AY About You wants to help our readers take care of themselves, stay refreshed and less stressed with our new weekly feature Wellness Wednesday. Each Wednesday, we will have an article about health and wellness to promote all around well-being. That means physically, mentally and emotionally!

 

 

Returning to school this fall has never looked more different. 

 

In light of social distancing guidelines brought on by the pandemic, parents are facing hard choices, teaching is taking different forms and kids are likely feeling anxious, whether they tell you so or not.

 

Kids may not open up about how they are feeling, so parents need to start that dialogue to let them know they are there to help. 

 

Lauren English, licensed professional counselor with Pinnacle Pointe Hospital, advises parents on how to prepare their children for going back to school in times of uncertainty.

 

  • Look out for the basics

Preparing your kids for what life will be like when school starts can help them ease into the school year. This means implementing a routine at home so that life will be more predictable when school starts. This can take the form of shifting their sleep schedule, having a morning routine and getting school supplies ready sooner rather than later.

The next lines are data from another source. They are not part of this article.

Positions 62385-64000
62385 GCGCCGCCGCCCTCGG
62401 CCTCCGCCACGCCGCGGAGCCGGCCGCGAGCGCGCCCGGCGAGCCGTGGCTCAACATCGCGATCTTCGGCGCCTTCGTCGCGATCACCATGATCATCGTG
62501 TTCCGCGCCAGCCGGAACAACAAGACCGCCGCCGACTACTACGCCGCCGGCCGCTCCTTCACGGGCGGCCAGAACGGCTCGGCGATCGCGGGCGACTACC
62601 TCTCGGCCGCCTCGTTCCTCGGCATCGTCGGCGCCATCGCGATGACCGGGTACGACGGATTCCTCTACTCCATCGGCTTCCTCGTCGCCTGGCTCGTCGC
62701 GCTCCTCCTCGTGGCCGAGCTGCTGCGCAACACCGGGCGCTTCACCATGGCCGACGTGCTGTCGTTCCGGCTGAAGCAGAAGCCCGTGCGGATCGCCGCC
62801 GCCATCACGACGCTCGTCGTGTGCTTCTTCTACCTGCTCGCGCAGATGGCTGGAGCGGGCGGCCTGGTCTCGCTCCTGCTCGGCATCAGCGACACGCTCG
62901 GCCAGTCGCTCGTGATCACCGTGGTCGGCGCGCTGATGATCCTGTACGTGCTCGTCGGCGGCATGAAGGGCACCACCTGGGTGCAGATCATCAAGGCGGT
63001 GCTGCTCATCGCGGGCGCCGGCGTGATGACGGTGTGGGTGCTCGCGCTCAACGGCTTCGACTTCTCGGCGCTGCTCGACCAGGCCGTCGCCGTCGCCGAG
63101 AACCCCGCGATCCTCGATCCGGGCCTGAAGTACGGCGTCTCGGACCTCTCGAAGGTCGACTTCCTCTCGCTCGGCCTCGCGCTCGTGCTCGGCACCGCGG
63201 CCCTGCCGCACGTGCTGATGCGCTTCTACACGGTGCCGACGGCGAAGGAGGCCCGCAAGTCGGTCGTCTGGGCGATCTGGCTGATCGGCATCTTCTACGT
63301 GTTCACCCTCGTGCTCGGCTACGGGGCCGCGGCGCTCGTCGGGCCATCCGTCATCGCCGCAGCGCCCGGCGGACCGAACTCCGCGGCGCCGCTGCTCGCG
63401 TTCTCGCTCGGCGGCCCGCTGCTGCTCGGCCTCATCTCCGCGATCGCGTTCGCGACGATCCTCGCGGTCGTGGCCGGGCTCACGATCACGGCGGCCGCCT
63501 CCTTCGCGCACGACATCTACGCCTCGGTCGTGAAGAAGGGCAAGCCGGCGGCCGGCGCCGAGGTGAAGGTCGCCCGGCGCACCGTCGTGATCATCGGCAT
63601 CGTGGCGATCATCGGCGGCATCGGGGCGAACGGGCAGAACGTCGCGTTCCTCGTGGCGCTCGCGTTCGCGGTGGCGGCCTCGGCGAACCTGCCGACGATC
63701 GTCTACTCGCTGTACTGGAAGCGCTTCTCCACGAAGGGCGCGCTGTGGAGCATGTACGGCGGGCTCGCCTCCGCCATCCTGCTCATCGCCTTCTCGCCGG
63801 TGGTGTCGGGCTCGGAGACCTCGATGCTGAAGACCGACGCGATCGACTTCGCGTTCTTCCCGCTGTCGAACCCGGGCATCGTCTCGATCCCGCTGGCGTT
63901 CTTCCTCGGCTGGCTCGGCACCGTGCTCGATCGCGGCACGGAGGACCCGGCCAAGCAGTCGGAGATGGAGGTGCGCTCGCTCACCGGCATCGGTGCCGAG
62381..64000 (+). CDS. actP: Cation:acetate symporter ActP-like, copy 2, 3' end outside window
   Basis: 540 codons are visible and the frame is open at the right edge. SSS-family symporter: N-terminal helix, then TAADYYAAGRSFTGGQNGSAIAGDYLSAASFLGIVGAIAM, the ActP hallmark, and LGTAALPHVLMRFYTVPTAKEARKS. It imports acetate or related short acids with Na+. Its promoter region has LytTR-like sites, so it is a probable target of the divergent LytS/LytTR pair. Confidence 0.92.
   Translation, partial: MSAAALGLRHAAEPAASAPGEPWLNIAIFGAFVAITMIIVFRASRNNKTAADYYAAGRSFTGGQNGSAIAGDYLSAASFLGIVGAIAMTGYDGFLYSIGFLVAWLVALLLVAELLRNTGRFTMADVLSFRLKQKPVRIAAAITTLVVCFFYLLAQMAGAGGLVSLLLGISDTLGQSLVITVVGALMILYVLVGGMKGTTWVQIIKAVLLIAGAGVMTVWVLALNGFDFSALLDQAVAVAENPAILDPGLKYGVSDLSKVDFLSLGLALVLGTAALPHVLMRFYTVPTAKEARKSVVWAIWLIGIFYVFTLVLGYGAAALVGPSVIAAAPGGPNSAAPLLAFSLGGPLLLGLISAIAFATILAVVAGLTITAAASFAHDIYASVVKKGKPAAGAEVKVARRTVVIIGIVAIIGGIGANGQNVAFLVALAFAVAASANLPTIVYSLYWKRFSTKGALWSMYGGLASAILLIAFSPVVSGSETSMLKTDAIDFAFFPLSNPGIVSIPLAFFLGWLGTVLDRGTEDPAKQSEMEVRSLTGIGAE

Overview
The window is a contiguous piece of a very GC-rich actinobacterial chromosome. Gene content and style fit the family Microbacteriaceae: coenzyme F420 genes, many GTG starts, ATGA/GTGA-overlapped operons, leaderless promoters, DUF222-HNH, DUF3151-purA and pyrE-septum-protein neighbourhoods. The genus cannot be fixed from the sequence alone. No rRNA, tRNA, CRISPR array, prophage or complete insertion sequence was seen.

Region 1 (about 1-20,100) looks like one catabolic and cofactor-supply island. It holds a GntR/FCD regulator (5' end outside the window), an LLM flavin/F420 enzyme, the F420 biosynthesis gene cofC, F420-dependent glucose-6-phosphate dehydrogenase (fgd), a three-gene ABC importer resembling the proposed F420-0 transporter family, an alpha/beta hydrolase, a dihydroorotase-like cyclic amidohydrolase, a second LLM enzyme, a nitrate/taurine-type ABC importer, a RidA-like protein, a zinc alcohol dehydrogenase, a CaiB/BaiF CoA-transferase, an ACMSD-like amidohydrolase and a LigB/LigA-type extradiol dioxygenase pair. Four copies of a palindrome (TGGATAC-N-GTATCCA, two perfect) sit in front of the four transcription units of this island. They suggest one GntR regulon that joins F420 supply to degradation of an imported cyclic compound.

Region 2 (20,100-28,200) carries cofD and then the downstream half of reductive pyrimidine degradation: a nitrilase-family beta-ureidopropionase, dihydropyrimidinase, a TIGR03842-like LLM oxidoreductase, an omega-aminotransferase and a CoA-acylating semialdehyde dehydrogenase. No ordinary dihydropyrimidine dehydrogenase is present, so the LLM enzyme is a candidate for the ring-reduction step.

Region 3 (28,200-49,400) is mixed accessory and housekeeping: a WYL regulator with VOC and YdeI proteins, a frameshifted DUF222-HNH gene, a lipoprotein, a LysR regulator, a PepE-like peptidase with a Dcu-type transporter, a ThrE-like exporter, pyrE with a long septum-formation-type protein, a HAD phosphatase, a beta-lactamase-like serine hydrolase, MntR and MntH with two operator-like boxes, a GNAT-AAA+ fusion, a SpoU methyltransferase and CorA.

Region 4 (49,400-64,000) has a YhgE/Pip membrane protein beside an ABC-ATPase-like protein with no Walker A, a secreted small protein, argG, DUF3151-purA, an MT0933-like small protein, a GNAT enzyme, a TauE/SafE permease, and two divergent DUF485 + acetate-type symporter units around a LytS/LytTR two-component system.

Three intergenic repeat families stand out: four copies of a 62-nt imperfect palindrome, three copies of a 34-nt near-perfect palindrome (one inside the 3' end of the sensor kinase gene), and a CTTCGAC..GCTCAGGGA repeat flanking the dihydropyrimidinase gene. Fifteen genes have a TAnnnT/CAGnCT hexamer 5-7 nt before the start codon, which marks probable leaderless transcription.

• Encourage children to open up about fears 

Children might not open up to their parents without being prompted. When you talk to them, ask them about what is making them worried. Keep in mind that the things that kids worry about might not seem like worry-worthy issues to adults. Letting them talk and listening, though, will help. 

 

  • Avoid minimizing

Instead of trying to diminish, reassure, invalidate or minimize worries, encourage your children to problem-solve and plan a solution. This will help children prepare for when they are adults and have to work through problems. 

 

  • Act it out

Roleplaying certain situations can help children make a plan and give them confidence because they will be more sure of what to do when they find themselves in that situation.

 

  • Focus on positive aspects 

Kids can sometimes get caught up focusing on anxiety-inducing situations. Instead of focusing on the uncertainties, help your children focus on the good and exciting things that come with going back to school. 

 

  • Keep an eye on your own behavior 

Children learn from example and pick up from those around them. If we act more relaxed and confident, our children will do the same.